IBM Fields Entry-Level Content Management Solution

Analysis of News Events
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Today, IBM unveiled a new enterprise content management product for the iSeries that it will promote as an entry-level solution for small and medium-sized businesses. Since SMB firms are increasingly looking for solutions that can help them comply with information management regulations, the new product will undoubtedly attract some buyers. However, it will face stiff competition from the content management solutions of other iSeries vendors.

The product—DB2 Content Manager Standard Edition (CMSE) V8.3 for i5/0S—has the same core functions as IBM's more complex DB2 Content Manager Enterprise Edition. Like its big brother, CMSE can capture, manage, and archive almost any data type. However, CMSE does not offer the same wealth of connectors to multiple data sources. It also lacks limited-use licenses to several WebSphere and Tivoli products that give the Enterprise Edition its sophisticated messaging, workflow management, and record management capabilities. Moreover, while other DB2 Content Management products can run on large multiprocessor servers, CMSE is limited to two processors on a single server.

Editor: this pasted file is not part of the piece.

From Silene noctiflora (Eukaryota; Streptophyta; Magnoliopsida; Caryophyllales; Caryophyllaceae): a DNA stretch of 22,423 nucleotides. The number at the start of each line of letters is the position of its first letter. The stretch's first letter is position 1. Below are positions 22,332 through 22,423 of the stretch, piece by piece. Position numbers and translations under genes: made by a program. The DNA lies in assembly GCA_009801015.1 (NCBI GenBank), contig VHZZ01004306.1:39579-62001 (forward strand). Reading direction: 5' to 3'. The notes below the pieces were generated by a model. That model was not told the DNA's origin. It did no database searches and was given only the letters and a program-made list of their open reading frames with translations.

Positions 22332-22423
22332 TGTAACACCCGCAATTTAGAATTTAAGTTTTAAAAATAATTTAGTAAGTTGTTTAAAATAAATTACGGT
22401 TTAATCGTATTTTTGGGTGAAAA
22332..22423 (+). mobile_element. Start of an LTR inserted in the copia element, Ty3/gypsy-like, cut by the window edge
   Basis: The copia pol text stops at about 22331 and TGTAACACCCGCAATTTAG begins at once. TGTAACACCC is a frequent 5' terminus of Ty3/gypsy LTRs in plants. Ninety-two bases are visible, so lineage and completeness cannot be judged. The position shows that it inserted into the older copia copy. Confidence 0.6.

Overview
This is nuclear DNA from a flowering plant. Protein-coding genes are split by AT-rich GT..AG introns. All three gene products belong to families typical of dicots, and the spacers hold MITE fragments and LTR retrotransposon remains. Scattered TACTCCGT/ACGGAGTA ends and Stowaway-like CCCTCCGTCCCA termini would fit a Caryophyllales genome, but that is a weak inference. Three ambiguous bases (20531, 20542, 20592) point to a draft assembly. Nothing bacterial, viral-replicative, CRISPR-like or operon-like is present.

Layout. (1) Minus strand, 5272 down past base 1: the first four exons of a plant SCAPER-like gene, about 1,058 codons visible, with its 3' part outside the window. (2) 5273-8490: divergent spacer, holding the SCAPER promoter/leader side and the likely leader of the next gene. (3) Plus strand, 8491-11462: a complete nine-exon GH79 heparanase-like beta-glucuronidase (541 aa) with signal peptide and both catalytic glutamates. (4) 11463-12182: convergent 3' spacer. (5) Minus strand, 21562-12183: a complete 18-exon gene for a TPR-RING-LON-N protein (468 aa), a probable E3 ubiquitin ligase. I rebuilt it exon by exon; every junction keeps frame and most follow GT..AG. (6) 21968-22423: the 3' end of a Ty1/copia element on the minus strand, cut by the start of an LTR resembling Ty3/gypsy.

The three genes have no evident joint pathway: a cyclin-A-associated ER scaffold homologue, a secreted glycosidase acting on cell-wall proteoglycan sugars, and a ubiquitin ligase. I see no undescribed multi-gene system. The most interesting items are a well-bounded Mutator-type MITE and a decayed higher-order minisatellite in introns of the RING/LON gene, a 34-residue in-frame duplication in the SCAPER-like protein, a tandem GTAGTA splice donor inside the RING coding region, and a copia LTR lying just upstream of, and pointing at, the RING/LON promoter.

For most SMB customers, however, CMSE packs plenty of functionality. The product includes a graphical workflow builder that lets users define and automate processes such as document creation, routing, and archiving. It indexes and classifies documents while enforcing security policies for their access. Like its sister products, CMSE includes clients that let users access content from Windows applications or Web browsers. With its support for Web services standards, CMSE can integrate with other applications that generate or access content. The product also includes an XML schema mapping utility that automates the capture and management of XML data.